TB: Researchers in science are beginning to look around at other industries (tech, manufacturing, distribution, etc.), and the advancements that technology has made in those areas, and are asking themselves why they are still operating labs the same way they did more than two decades ago. The technology required to bring the same efficiencies, cost savings, and process improvement to the lab environment is well developed and proven in other industries.

The challenge for the research community has been the degree to which high-skill activities (experimental design, data interpretation, application to molecule/process) have been intertwined with low-skill activities (procurement, inventory management, data recording, sample, and material logistics). The time needed to run a lab is taking time away from research and discovery.

Cloud labs create a separation between scientific discovery and laboratory management, allowing your scientific talent to focus on the science. To realize this vision, our software platform uses AI to intelligently suggest experimental parameters based on sample and other associated information, making it easy to ensure that experiments are fully and unambiguously specified from start to finish.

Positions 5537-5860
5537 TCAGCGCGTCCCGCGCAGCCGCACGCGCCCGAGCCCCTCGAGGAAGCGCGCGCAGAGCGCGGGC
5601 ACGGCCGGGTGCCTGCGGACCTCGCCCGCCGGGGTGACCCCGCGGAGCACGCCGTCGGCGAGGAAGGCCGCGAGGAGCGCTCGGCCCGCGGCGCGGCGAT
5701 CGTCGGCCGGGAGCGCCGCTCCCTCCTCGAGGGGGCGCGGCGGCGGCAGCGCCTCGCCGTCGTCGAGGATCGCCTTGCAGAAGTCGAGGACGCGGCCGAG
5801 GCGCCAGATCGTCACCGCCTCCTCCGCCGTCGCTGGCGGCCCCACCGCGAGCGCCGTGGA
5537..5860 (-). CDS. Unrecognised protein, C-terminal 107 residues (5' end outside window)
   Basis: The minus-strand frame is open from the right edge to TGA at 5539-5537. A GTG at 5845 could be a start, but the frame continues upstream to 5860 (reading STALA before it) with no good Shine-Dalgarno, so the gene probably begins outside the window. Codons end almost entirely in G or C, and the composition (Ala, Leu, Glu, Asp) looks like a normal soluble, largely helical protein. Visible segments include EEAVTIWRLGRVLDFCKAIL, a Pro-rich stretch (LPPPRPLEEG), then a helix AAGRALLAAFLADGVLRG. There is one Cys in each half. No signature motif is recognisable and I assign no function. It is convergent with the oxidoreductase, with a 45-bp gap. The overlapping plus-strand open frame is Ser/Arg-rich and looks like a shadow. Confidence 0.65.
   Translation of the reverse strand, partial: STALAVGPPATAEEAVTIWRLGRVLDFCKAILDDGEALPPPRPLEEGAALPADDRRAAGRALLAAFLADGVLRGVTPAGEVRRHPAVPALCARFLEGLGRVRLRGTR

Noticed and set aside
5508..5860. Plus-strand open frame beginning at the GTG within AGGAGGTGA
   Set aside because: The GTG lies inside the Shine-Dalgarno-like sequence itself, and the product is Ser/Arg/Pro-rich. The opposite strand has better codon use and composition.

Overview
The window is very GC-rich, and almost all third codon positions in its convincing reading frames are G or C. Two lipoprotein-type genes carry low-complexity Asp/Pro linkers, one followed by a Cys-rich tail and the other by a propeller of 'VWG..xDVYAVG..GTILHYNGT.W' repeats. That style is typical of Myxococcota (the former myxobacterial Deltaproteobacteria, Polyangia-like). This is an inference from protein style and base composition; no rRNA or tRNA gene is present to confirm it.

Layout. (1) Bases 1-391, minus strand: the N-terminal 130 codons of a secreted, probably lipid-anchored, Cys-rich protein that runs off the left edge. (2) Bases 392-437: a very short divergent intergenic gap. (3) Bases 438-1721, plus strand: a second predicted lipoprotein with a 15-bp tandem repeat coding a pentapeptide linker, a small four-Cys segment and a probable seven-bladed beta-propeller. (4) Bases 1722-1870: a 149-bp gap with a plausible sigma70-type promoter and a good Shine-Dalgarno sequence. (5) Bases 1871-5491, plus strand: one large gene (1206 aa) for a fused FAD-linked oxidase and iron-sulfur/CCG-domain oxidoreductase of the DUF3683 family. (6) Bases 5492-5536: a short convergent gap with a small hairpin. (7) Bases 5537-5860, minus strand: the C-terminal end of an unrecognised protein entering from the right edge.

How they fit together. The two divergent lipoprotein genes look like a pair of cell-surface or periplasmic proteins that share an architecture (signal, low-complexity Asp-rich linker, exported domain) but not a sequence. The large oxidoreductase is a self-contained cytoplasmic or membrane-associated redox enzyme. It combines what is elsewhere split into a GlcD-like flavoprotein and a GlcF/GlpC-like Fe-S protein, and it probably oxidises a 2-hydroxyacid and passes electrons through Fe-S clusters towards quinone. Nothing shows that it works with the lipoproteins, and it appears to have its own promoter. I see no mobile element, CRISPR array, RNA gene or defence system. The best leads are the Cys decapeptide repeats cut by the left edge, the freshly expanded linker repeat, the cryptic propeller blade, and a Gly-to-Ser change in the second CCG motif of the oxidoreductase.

Fully proceduralized and defined methods are a by-product resulting from day-to-day research, allowing for directly reproducible experiments without additional effort.

Cloud labs also reduce costs by removing the need to construct lab space, purchase equipment, and hire staff. Finally, since the cloud lab runs semi-autonomously at all times day and night, researchers are advancing their experiments much more quickly than if they had to depend on their own collection of instruments.